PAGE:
Paul is writing to Christians in Rome and unpacks for the Jew and Gentile alike that they need Christ. The Jew had serious advantages, having received so much in the way of a God-centered heritage, and yet it hadn’t made a difference to how he lived.


From verses 21 through 24 in chapter 2, Paul explains:


They were good at teaching others how to live, but they couldn’t live up to it themselves.


They preached against stealing, but had a business culture of ripping people off.


They warned against adultery, but fell into it themselves…just consider the woman caught in adultery and brought before Jesus; how did they catch her in the act? Now that’s a question with potentially icky answers.


They boasted in the Law, but didn’t really honour God.


Paul doesn’t sugar-coat anything: it was because of them that the name of God was blasphemed among the Gentiles. Their witness was poor. Nobody was drawn to that way of living.


Of course, it’s helpful to ask ourselves a question in the light of that: How is my witness? Yours? Ours as a Body of Believers?


In an attribution that is unhelpfully murky, the theologian Martin Luther supposedly – in the light of justification (God’s act of removing the guilt and sin of the sinner-turned-Christian) – said that we are like piles of snow-covered dung. The point being that as far as God’s law is concerned, we are still pieces of poo, just covered in snow – an illustration of justification as a legal term.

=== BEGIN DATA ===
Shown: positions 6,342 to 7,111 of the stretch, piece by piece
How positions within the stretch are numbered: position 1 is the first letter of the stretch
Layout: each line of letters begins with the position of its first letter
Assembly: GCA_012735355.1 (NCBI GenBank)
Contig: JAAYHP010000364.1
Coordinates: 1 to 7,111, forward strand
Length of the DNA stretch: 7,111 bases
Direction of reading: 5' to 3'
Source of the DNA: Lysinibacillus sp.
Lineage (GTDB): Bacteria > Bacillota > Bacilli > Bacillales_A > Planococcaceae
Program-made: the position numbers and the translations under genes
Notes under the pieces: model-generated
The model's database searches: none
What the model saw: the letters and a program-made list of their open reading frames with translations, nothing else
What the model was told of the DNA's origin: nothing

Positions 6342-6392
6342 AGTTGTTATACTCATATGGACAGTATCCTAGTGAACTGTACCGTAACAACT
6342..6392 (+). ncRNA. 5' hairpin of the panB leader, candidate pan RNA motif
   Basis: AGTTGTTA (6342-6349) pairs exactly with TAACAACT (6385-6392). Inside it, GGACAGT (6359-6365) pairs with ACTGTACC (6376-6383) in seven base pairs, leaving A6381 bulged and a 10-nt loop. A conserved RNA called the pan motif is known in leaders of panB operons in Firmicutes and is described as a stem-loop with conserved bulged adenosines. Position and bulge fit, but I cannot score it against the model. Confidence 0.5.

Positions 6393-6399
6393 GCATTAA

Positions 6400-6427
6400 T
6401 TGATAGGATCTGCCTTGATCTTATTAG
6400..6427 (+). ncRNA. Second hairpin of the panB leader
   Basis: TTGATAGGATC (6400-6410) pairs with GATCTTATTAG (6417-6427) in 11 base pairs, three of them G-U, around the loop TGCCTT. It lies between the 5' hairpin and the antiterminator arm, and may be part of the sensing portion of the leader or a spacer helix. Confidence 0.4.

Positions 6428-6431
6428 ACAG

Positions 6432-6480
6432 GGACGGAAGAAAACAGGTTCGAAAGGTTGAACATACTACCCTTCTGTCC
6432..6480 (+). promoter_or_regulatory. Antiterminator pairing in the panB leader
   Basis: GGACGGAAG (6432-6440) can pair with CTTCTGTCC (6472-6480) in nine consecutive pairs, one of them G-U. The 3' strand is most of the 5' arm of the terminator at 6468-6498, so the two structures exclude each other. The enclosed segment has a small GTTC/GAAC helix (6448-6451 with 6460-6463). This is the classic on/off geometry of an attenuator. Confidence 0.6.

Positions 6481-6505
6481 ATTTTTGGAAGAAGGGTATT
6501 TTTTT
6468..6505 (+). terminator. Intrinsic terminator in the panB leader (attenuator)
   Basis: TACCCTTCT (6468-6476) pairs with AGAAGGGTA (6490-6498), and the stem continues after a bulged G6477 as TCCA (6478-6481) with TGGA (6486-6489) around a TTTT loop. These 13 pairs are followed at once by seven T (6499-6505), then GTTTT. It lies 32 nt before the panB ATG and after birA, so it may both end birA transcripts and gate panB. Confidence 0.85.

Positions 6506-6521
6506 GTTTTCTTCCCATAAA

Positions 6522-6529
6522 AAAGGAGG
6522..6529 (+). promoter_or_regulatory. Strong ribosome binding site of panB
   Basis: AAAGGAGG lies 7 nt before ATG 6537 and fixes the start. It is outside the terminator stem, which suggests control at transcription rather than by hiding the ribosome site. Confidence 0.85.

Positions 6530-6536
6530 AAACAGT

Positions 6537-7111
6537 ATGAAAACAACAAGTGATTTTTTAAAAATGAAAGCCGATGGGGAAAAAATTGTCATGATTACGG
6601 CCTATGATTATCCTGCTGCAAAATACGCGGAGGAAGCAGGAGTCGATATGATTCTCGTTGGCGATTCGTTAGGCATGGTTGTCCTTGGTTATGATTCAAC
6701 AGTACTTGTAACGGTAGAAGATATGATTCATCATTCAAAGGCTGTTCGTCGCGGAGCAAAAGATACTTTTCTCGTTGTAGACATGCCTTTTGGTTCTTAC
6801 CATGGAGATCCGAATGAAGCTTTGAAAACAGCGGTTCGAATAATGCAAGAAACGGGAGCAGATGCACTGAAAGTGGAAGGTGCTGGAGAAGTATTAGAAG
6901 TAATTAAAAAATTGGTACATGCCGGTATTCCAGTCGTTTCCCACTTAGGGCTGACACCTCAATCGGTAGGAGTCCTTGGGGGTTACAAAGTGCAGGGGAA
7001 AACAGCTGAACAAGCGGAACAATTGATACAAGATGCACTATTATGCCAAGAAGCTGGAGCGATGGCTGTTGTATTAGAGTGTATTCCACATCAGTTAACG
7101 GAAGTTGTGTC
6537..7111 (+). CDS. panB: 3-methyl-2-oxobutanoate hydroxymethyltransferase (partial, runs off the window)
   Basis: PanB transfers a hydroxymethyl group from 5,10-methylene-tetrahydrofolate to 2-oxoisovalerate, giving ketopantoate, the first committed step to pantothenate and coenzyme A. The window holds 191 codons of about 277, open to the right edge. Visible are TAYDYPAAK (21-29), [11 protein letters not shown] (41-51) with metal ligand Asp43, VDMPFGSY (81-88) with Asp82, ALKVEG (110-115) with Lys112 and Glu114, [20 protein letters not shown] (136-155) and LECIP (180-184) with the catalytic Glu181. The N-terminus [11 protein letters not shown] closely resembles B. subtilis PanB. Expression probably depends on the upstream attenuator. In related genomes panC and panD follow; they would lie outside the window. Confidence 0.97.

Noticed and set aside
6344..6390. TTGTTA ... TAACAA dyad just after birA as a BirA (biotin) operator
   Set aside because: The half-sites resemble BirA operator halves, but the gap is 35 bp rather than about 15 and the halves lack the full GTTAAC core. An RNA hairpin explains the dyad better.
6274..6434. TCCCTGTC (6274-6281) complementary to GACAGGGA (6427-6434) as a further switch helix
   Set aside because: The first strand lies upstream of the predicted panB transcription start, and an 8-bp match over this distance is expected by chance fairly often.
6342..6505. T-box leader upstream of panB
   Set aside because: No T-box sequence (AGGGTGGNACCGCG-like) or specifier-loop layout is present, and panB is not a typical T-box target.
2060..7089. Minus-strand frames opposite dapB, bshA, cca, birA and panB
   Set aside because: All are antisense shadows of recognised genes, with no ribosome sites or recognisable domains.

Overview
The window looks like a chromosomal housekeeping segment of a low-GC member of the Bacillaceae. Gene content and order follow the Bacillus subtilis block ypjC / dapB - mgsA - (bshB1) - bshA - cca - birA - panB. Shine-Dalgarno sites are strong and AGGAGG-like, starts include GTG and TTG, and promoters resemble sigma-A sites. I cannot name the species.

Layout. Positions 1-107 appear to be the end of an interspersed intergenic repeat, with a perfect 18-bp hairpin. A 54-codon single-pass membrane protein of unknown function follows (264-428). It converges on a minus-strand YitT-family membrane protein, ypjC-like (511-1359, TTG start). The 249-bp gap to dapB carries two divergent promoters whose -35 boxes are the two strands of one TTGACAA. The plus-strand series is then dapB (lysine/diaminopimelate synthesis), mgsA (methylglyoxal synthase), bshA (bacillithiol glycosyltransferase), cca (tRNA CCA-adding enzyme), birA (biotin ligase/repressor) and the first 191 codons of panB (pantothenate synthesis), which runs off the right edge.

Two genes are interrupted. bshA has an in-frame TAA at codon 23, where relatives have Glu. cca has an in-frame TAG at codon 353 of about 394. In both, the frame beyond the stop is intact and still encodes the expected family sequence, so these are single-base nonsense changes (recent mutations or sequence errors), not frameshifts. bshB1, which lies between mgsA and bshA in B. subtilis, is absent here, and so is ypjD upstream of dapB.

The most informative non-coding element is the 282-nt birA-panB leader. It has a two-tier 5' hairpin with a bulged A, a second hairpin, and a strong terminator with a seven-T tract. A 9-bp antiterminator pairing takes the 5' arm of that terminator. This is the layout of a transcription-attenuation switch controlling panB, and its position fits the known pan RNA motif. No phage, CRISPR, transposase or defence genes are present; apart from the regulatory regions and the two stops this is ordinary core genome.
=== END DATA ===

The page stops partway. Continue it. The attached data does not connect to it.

If an unbeliever had to stop at the side of the road with me at the second Mile marker of the Romans road, and see what he thought was a snowman, only to discover on adding snow to it that underneath is poo, he may not be inclined to be impressed.


In my humble opinion (based on what I’ve read from smarter guys), there must also be a moral change in us and not just a legal one. A righteousness that is real, authentic, and derives entirely from the Holy Spirit working in and through us.


It must be possible to walk in righteousness, practically, and not just be covered in righteousness, legally. Paul writes elsewhere that we are new creations. This is what in theological circles is called ‘regeneration’.


If anyone is in Christ, he is a new creation




The great preacher Spurgeon once remarked that as a work of God, making a Christian is greater and more awesome than making a world.


Why does he say that? Because the world had no option but to obey and be created and ordered by His command. A Christian consists of a new creation that is constantly fighting against his or her sinful flesh, but that can still walk in righteousness.


I’m sure I’ll see more of what Paul was saying about how the Christian should live by faith. I’m trucking on through Romans 3.


I quote the evangelist Charles Finney: “If the presence of God is in the church, the church will draw the world in. If the presence of God is not in the church, the world will draw the church out.”


I reckon the world may mock and harass us Christians, and yet still find our proximity to God frustratingly attractive; when reality comes calling and flesh fails, they should know who to turn to. I want to be that Christian, and part of that community that draws the world in.